On the blue-line, Whitney and Gilbert might be a serviceable top pairing, and some combination of Foster, Vandermeer and Smid might be able to round out a serviceable top four. It isn’t a strong defensive group as it stands, and unless Sheldon Souray can be dealt for someone capable it will remain a weak spot.
Nikolai Khabibulin is a question mark, but if he is (and can stay) healthy he should represent a major upgrade over last year’s tandem of Jeff Deslauriers and Devan Dubnyk. He should be able to provide at least serviceable tending. Both of last year’s youngsters will compete for the backup position, as will Martin Gerber.
While Khabibulin should represent an upgrade, even if he is healthy and untroubled by the extreme DUI charges against him he will remain a question mark. His performance in Chicago was up and down, and while his 18 game stint with the Oilers was enough to have him proclaimed the team’s MVP by G.M. Steve Tambellini, it wasn’t exceptional.
Best Case Scenario
Nikolai Khabibulin is healthy and in vintage form, the rookies not only live up to but surpass the hype, veterans rebound and players coming off career seasons (Penner, Brule, and um, well, Penner and Brule) don’t regress. The combination of all of those things might actually be enough to propel the Oilers into eighth in the West, but even as a “Best Case Scenario” might be unrealistic. The Oilers could finish around 10th place in the West, although ironically that might be the worst case scenario.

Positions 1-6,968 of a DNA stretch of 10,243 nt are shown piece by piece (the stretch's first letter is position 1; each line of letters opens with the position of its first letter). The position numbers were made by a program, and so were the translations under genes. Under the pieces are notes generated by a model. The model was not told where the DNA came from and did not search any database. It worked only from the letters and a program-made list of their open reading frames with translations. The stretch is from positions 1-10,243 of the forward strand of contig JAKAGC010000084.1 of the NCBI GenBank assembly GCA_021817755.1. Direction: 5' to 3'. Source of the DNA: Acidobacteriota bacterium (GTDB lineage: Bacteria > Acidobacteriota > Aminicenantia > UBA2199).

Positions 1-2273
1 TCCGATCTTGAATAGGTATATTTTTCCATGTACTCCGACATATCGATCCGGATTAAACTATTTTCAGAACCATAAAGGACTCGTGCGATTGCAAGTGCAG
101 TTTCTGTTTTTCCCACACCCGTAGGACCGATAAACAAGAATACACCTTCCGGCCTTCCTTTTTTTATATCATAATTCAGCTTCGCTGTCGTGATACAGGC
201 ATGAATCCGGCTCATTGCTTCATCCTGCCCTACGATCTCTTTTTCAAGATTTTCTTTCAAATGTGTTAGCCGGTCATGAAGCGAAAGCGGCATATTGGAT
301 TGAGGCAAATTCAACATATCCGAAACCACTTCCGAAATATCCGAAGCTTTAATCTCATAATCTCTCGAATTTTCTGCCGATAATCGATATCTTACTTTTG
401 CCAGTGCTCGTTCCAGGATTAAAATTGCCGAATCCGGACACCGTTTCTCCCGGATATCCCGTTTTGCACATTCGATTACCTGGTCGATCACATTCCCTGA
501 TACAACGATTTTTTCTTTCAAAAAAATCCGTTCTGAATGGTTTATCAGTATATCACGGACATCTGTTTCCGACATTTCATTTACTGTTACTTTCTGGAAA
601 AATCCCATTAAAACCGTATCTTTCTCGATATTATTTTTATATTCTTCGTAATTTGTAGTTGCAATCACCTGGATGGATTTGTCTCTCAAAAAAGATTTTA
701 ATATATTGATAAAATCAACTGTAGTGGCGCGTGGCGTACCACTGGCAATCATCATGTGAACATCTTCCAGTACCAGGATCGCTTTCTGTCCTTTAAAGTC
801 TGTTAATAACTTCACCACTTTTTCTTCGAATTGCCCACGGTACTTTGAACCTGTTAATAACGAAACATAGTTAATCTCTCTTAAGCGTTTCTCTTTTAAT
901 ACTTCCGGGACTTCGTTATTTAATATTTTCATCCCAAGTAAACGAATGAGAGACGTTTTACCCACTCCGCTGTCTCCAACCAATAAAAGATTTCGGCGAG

Worst Case Scenario
It wouldn’t even take everything going wrong for the Oilers to finish last in the West again this season. That’s the floor, but as with the previous paragraph might represent the best outcome for the Oilers: another high draft pick, and possibly even the departure of the men who put this team together in the first place.
2010-11 should be the year of the prospect for the Oilers. The big three (Hall, Paajarvi, Eberle) are almost guaranteed spots on the team, and each is a blue chip prospect in his own right; Hall was the first overall pick in last year’s draft, Paajarvi has had two very strong campaings in Sweden and was a top-10 pick himself, and Eberle is another first rounder whose accomplishments in the World Juniors is already the stuff of legend. Beyond those three, there is a decent chance that Theo Peckham and Linus Omark will see NHL action – Peckham’s a gritty defenceman who has put in his time in the AHL, while Omark’s a diminutive scorer who spent last year in the KHL. Ryan O’Marra, Taylor Chorney, Jeff Petry and Alex Plante all could see NHL action as well.
All Eyes On…
While veterans Nikolai Khabibulin and Sheldon Souray have both done a lot to earn a spot on this list, it is the three star rookies who will be the focus of fans and likely management this season. Hall, Paajarvi and Eberle represent the future of the franchise, the players that the Oilers forward corps could be built around for the next decade. Excitement in Edmonton for the arrival of these players is very, very high.
There’s a seat on the corner
I keep every night
wait til the evening begins
I feel like a stranger
from another world
but at least I’m living again
- ‘Til I am Myself Again, Blue Rodeo